Another route of accumulation of
microplastics is external exposure when
microplastics contact the outer surfaces
of the organism and are translocated
from the outside into the organism. The
extent of external exposure depends on
the concentration and size distribution
of the microplastic particles and upon
the specific nature of the organism.
Microplastic Contamination of Food
Recent studies on microplastics in
seafood have confirmed that commercially important fish species such as
Atlantic cod and Atlantic horse mackerel are often contaminated with microplastics.
6 According to the Food and
Agriculture Organization of the United
7 of the 25 fish species of commercial significance, 11 were found to
Several researchers have conducted
extensive surveys on the extent of contamination of marine and freshwater
species with microplastics. Foremost
among them was the study conducted
by van Cauwenberghe and Janssen,
who calculated that in European countries with high shellfish consumption,
consumers ingest up to 11,000 microplastic particles per year, whereas in
countries with low shellfish consumption, consumers ingest an average of
1,800 microplastic particles per year.
The European Commission’s Rapid
Alert System for Food and Feed’s portal
and the European Food Safety Authority’s website report the presence of these
contaminants in a wide variety of human food items.
Studies have also been conducted
on the concentration of microplastics
in other food products, such as beer,
honey, salt, drinking water, and mineral
Microplastics and Food Safety
The study of microplastic contamination of food products and its impact
on human food safety is an emerging
field, and there are many gray areas.
Risk associated with ingestion of microplastics into the human body is a func-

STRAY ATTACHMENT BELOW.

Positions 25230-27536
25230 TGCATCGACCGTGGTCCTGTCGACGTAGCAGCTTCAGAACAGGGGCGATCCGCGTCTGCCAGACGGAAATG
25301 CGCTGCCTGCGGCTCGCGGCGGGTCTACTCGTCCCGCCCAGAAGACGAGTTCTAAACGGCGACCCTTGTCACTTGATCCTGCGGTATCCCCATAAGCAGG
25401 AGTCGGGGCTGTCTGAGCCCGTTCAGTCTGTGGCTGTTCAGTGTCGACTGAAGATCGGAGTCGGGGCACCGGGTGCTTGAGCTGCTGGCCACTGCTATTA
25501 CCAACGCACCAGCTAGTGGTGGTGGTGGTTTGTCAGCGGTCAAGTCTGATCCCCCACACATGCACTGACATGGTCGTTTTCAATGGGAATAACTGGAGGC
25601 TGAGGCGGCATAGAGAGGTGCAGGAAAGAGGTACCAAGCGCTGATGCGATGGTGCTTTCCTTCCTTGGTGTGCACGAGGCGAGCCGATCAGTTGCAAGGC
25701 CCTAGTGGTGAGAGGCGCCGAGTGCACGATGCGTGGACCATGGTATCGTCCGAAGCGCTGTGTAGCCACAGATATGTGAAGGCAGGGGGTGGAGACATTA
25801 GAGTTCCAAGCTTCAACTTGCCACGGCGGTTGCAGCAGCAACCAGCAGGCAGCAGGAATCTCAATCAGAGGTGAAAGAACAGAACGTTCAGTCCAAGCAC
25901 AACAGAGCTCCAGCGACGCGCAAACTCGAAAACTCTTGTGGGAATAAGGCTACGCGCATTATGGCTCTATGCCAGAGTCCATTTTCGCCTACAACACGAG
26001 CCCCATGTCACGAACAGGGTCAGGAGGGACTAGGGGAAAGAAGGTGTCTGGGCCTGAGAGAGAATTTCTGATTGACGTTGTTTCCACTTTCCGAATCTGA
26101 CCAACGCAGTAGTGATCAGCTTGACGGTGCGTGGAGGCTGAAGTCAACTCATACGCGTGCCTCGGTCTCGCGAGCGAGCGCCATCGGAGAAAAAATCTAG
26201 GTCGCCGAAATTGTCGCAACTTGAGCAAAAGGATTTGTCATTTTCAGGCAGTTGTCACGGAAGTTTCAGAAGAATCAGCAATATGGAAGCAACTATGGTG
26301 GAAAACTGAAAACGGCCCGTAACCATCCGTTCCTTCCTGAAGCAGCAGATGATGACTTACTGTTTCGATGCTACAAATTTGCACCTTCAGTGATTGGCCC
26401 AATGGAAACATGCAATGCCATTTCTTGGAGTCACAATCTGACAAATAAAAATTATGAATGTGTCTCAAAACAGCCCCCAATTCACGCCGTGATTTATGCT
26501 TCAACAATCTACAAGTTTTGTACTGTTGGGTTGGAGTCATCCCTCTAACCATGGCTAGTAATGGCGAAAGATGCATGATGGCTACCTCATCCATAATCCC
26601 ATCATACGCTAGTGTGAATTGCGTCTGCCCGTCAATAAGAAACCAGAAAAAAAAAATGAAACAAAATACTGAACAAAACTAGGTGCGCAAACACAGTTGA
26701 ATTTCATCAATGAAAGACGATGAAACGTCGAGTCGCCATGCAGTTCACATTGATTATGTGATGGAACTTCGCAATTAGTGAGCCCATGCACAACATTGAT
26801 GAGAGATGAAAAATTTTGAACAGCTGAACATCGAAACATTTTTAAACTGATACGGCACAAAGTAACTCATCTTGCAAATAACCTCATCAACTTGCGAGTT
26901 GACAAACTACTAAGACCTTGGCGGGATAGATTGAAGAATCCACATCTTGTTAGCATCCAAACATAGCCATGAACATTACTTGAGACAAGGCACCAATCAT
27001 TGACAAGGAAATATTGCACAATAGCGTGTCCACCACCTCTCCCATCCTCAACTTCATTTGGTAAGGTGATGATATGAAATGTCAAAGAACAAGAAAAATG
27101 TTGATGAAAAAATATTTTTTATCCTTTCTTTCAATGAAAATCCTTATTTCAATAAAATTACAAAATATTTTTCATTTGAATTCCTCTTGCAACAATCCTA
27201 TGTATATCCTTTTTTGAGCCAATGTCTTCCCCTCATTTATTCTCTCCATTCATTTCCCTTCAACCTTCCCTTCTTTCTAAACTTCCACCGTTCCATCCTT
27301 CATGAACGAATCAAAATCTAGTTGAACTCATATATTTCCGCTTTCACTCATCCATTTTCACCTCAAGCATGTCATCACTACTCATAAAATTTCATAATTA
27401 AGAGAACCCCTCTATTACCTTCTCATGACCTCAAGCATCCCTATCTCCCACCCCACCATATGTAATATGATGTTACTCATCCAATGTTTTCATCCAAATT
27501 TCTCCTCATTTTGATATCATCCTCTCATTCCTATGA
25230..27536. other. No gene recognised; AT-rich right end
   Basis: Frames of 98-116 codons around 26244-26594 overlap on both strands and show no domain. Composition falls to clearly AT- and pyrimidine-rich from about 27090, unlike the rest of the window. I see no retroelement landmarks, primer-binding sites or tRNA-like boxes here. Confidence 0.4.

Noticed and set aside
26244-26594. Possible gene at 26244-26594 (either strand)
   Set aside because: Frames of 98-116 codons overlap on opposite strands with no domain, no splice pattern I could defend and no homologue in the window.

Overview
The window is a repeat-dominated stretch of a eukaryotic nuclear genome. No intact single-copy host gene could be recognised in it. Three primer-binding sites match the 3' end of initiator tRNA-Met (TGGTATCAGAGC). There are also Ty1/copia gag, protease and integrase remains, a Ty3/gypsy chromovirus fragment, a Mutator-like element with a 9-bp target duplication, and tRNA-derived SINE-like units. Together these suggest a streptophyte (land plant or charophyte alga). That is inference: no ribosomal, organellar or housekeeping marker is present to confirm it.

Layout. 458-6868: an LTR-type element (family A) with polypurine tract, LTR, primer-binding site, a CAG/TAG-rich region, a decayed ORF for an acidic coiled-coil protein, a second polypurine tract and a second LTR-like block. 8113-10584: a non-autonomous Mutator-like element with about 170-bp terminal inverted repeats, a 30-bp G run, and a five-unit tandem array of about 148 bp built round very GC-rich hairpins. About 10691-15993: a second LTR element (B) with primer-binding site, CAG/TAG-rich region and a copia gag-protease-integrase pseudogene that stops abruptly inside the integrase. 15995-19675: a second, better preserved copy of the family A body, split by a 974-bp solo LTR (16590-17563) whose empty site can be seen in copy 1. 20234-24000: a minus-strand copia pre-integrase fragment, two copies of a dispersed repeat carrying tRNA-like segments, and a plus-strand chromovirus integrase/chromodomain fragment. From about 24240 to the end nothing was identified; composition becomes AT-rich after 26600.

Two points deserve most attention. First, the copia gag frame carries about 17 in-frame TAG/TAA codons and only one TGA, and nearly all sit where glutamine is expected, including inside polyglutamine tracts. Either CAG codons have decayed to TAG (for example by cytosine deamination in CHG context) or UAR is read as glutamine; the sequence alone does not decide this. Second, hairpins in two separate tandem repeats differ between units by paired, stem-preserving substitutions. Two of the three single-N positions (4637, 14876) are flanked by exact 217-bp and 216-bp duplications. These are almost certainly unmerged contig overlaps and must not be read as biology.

A Microplastics Problem
The world has a problem with plastic. It is a widely reported environmental issue, but its impact in the food industry has been somewhat under-re-ported. It is estimated that 8 million tons of plastic end up in the ocean each
year, which impacts both the food chain and water supply. Food packaging
products and polyethylene bags are the most common sources of plastic, but
these items represent only the visible plastic pollutants. The larger plastics
will eventually fragment
into smaller particles,
known as microplastics.
Microplastics are typically smaller than 5 mm
in diameter, meaning that
their presence in commodities can easily go undetected without regular
sampling. It is reported that microplastics are present in various food products, including seafood, as well as in bottled water. In addition, microplastics
can also help introduce other contaminants to foods. Persistent organic
pollutants and other toxins in water can also be attracted to these particles.
Once consumed by plankton, these contaminants are passed through the
food chain to small fish and eventually to humans. While their impact on human health is currently debated, high volumes of microplastics in rats have
been found to cause cancer.
Specific characterization techniques must therefore be employed to identify these particles that are too small to be seen by the naked eye. Discovering how samples become contaminated relies on accurately and swiftly
identifying the contaminants, the majority of which are the most common
plastics, including polyethylene, polystyrene, polyethylene terephthalate, and
polypropylene, which possess key functional groups that allow simple identification from spectral analysis. PerkinElmer is an innovator and pioneer of
infrared (IR) spectroscopy techniques. Particularly for microplastics detection,
the Spotlight 400™ FT-IR imaging system makes detection and identification
of microplastics in food products and beverages simple.
– Ian Robertson, Senior Applications Scientist
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tion of hazard and exposure. Evaluating
the risks from microplastics requires
knowledge of the hazard (the potential
to cause adverse effects), exposure levels
(the quantities detected in human food),
and their effects (the identification of
dose-response relationships and threshold levels).
Microplastics may act as vehicles or
carriers for environmental contaminants
and other chemicals that are added
during their manufacturing process.
Chemicals such as styrene, toxic metals,
phthalates, bisphenol A, polychlorinated biphenyls, and polycyclic aromatic